Cheyenne Police Department and NAACP meet with the Cheyenne community discussing police policies and procedures
In response to the death of George Floyd, the Cheyenne Police Department (CPD) along with the National Association for the Advancement of Colored People (NAACP), held a meeting at the CPD open to the public to talk about their police policies and procedures.
"Part of the solution is having those people coming out here and saying 'Hey, I don't understand this. Explain that to me, explain this to me,’” Cheyenne resident, Marcus Felker said.
People were able to express their concerns and ask questions pertaining not only to the death of George Floyd, but the relationships between police department and colored people in America.
“To hear the public just makes me feel good to let me know that the public does care. It’s just not a certain group, it’s everybody,” President of the NAACP, Stephen Latham said.
The CPD talked about procedures officers use when using force to arrest a civilian. They demonstrated techniques they are permitted to use during an arrest, such as the wrap technique. CPD also said they have different techniques than the Minneapolis Police Department and that putting their leg on the suspects neck, is not a part of the CPD methods.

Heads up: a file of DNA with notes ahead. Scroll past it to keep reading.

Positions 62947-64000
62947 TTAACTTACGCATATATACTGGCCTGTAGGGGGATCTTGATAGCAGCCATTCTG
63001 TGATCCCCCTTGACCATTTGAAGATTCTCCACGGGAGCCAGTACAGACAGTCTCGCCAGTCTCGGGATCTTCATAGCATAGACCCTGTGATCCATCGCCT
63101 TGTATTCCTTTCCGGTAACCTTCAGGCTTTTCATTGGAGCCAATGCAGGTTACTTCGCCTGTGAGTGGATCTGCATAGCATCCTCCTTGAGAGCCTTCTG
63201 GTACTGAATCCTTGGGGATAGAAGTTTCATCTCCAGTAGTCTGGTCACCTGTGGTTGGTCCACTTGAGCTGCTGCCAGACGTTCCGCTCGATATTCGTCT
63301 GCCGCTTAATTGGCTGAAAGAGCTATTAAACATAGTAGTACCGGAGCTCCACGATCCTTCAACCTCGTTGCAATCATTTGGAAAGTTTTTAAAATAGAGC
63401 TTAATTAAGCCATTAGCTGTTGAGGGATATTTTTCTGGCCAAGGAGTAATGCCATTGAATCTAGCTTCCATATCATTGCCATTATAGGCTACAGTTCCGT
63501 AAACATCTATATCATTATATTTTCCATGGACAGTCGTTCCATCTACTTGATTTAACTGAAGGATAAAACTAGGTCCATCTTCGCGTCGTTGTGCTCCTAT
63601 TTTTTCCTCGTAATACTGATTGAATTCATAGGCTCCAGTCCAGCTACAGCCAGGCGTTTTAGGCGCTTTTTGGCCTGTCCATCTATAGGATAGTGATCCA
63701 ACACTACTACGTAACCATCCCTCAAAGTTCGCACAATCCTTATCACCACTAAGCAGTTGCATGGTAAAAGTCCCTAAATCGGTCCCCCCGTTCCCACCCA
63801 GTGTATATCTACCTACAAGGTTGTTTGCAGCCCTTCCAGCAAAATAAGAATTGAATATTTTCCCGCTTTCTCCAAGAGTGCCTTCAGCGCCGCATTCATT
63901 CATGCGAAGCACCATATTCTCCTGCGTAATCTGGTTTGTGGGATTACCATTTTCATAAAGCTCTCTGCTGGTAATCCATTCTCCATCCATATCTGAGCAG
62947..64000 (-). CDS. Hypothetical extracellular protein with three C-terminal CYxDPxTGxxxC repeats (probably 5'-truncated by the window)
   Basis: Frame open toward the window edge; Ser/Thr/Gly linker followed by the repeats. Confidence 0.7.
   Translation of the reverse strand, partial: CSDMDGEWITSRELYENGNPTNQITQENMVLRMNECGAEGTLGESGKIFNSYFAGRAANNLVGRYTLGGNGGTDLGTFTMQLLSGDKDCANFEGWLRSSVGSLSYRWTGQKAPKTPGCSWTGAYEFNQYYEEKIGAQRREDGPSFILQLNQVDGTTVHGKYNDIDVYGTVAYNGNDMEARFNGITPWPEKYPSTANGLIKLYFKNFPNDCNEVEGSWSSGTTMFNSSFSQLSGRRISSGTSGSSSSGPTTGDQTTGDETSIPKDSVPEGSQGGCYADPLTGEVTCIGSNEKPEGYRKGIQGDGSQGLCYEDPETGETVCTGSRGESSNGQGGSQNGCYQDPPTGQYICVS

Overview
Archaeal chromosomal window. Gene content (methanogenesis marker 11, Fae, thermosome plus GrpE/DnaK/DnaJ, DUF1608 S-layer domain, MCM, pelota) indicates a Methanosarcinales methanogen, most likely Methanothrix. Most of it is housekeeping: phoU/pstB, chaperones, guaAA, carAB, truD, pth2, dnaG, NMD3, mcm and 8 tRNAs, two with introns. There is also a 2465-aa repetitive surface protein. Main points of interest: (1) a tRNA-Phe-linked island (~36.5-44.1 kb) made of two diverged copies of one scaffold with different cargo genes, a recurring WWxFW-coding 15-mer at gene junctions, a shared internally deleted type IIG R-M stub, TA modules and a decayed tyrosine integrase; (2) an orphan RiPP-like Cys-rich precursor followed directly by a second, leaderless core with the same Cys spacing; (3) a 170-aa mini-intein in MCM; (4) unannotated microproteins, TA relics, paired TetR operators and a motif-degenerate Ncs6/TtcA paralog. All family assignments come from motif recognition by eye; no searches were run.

CPD also answered questions on how they go about the hiring process. They mentioned that they would need records on an applicant who applies, showing their certifications, experience and qualifications. The CPD also does background checks on each applicant to see if their character is appropriate, as well as look at reviews.
“It’s a great thing when you can have the police department and the community working together and you can avoid a lot of the problems that are happening up in Minneapolis, Minnesota,” Dr. Hilton J. McClendon, Sr. said.
They also wanted to stress the importance of having the trust of civilians within the Cheyenne community.
"It's so important to get the community in to vent a little to us to explain what our procedures here in Cheyenne and how we handle things which is much different than what they saw in the video, and they should be comfortable with our police department," CPD Chief of Police, Brian Kozak said.
The NAACP will be sponsoring a forum for the public where they will have another chance to communicate with CPD. The date has not been set yet. There's also expected to be at least two peaceful protest at the state Capitol on Saturday, June 6. One is expected to start at 2:00pm, the other at 4:00pm.